Agassi’s journey of losing weight

Agassi has not only achieved her ideal weight, she has also become a fitness trainer to help other people, especially women.  PHOTO/COURTESY

What you need to know:

  • Before becoming pregnant with her second child, Agassi weighed 65kgs.
  • However, after giving birth, she realised her weight had increased to 97kgs, which caused body image issues and depression.
  • While studying to become a fitness trainer, Agassi embarked on a fitness journey that saw her achieve her dream weight and overall health.

When Loice Agassi, a Kenyan, relocated to Kampala, Uganda, three years ago, she fell into a depression. New in the country, she had no job and was carrying some extra weight from child birth. Before pregnancy, she weighed 65kgs but after giving birth to her second child, Agassi weighed 97kgs. 

Having given birth to all her children through caesarean section, Agassi says losing weight was challenging, especially since she was a stay at home mother. The extra weight caused body image issues, pushing Agassi into depression. She would always snap at her family and friends.

With time, the mother of two knew she had to make strides to be a healthy mother both in mind and body.

“The first thing I thought of was fitness. I needed something that would not only help me release negative energy, but also improve my health,” she recounts.

Thankfully, when she started her weight loss journey, she was also offered a job. With an income, she was able to enrol for a course that would see her become a fitness trainer.

“After two years, I became a certified fitness coach. Because I knew what other women, especially mothers go through while trying to lose weight after child birth, I decided to focus on helping other women achieve their fitness and health goals,” she explains.

Her first customers, she says, were her close family and friends who had witnessed her weight loss journey and now wanted the same results. Today, the fitness coach with Luisita Fitness has transformed the lives of more than 100 women by encouraging them to eat right and work out regularly. 

Put in the work
At the gym, unlike many who start slowly and build momentum with time, Agassi went straight into vigorous exercises.

“I started with cardiovascular exercises and incorporated it with weight training. Although I struggled a bit, just showing up at the gym every day made me feel like I had achieved something and was on my way to achieving my fitness goals,” she says.

Agassi knew she was on the right path so, she purposed to exercise at least four or five times a week.

“I would wake up as early as 5:45am to work out before preparing to leave for work. I also ensured that my family schedules did not interfere with my work out times,” she says.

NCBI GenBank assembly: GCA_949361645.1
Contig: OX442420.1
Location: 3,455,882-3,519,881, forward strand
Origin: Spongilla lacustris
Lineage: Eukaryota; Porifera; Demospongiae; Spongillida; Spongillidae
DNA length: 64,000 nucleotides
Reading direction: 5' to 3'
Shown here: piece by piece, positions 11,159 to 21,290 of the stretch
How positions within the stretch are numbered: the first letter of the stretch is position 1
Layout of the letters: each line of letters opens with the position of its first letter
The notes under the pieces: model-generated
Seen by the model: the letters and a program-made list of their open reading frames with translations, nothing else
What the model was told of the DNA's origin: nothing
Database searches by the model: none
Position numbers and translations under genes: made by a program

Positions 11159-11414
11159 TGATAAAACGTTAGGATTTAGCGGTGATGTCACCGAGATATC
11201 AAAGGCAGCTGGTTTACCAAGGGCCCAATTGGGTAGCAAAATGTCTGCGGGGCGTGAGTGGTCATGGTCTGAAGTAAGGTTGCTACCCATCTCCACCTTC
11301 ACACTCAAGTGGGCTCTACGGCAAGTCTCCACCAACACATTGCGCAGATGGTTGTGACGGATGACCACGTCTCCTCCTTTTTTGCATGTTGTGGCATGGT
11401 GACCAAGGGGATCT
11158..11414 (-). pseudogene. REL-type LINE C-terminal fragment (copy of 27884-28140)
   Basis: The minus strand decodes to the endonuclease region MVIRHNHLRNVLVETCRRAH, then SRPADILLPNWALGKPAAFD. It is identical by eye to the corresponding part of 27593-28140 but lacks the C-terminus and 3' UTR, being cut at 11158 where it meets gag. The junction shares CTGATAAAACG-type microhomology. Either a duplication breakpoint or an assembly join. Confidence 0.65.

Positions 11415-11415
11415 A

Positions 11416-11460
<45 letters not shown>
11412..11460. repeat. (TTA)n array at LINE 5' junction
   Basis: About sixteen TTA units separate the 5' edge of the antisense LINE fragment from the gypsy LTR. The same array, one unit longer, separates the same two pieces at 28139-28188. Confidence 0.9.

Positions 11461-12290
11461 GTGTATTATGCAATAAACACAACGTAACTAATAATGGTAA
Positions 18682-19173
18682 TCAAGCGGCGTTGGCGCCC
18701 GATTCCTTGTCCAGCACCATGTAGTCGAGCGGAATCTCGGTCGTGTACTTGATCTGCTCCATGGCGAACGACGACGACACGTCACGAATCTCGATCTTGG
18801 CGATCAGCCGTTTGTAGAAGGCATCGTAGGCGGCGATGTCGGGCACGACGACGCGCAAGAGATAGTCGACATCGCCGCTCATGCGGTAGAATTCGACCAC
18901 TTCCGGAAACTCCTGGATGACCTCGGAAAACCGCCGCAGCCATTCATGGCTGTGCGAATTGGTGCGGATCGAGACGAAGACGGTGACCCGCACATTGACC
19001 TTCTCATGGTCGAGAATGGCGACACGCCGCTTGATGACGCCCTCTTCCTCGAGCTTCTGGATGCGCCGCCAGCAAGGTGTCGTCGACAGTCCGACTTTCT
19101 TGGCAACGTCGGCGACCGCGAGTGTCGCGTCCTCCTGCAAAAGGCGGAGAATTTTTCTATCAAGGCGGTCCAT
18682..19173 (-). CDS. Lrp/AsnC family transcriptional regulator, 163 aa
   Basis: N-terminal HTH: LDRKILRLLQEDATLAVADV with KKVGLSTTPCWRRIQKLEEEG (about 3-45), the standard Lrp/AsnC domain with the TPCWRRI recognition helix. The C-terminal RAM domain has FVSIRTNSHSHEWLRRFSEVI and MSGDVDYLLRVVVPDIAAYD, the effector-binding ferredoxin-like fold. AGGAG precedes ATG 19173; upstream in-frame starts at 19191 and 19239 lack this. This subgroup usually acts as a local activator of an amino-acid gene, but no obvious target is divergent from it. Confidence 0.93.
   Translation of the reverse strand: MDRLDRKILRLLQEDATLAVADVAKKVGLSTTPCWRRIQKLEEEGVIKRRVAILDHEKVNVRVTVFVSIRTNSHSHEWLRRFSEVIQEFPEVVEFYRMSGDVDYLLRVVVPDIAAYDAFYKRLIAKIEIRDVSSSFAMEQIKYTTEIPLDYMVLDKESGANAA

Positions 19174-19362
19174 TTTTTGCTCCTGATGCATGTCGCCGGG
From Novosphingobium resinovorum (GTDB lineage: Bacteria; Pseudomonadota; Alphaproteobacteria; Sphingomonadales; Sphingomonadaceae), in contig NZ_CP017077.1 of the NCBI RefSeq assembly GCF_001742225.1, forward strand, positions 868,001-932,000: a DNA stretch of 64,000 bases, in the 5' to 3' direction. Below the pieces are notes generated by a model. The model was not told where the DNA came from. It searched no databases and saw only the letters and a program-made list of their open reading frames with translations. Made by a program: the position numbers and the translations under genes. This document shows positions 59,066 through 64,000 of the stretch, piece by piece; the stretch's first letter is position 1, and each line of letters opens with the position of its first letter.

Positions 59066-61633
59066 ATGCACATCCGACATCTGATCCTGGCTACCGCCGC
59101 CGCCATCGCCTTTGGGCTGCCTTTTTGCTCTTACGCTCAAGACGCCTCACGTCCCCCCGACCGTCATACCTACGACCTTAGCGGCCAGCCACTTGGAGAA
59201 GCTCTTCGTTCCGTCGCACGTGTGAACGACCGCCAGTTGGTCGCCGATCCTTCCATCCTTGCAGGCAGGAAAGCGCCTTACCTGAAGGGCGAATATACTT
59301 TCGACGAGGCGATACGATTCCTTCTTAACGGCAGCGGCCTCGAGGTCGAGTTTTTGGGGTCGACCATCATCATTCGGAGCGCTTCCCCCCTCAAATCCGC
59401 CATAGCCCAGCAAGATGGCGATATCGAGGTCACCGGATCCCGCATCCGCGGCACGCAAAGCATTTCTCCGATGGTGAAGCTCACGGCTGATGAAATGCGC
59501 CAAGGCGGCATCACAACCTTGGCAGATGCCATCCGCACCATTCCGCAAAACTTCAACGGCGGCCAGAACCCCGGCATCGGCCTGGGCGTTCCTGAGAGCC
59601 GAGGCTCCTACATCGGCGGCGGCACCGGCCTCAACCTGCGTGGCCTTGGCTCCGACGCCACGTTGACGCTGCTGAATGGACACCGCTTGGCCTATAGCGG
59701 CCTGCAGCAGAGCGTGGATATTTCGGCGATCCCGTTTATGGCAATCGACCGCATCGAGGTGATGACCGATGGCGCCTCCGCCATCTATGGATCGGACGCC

On the days she felt exhausted or ill, she would take a break. During this time, the fitness coach would engage in lighter workouts such as walking on the treadmill and aerobic classes.

To make it work, Agassi compliments her workout regimen with a healthy diet. She avoids processed foods and eats a diet that comprises carbohydrates, proteins, fats and vitamins.
“For example, for breakfast, I take oats or sweet potatoes. I then eat rice, beans and meat for lunch and snack on healthy treats such as nuts,” she says.

“The body will naturally crave for almost all foods, which should be consumed considerably. 80 percent should be healthy foods, leaving an allowance of 20 percent processed foods,” she says, adding that processed foods should, however, be eaten in moderation.

According to the expert, fluids are a necessity for weight loss, especially since the body is constantly in action during workouts.

“I drink close to three or four litres of water a day and I always carry my bottle of water whether I am going to the gym or at work,” she shares, adding that although she used to take a lot of processed drinks such as soda, she has since given up on these.

“I rely mostly on water and homemade juices packed with fibre,” she adds.

To lose weight, women will usually try many unhealthy options which Agassi refers to as quick fixes. She urges women to refrain from such practices since they are unrealistic and unhealthy.

“The idea of using slimming pills, gel and juices is not sustainable because it only gets rid of the water weight and not body fat,” she cautions.

She suggests regular exercises and healthy eating, which causes permanent results.

“Even if you hate the gym, stay active through walking, running and swimming and stay persistent. Also ensure that you eat a balanced diet devoid of processed foods and a lot of fat,” she tips.